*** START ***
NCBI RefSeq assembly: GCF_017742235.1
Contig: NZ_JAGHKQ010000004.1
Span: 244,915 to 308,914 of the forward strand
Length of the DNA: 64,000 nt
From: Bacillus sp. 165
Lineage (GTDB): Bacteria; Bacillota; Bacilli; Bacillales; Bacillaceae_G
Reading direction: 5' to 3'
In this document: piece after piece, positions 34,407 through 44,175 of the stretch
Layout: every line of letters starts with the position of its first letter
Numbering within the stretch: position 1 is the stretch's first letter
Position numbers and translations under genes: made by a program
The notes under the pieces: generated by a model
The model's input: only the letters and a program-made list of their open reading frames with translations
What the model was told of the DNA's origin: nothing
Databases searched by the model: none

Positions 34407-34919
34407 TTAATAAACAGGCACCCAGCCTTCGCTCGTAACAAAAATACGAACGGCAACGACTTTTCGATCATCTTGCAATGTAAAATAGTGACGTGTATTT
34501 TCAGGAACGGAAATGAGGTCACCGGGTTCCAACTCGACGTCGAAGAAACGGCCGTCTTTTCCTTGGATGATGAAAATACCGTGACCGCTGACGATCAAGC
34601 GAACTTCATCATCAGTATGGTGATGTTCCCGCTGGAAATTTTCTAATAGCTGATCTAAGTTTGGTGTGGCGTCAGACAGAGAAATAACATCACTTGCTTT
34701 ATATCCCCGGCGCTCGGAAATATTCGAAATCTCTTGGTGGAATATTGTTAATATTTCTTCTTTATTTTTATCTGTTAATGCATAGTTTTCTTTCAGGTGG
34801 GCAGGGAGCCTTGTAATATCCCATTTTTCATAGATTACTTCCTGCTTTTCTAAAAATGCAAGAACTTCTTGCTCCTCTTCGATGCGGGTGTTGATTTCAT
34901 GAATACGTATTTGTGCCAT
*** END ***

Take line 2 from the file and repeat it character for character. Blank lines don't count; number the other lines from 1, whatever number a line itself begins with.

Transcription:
Contig: NZ_JAGHKQ010000004.1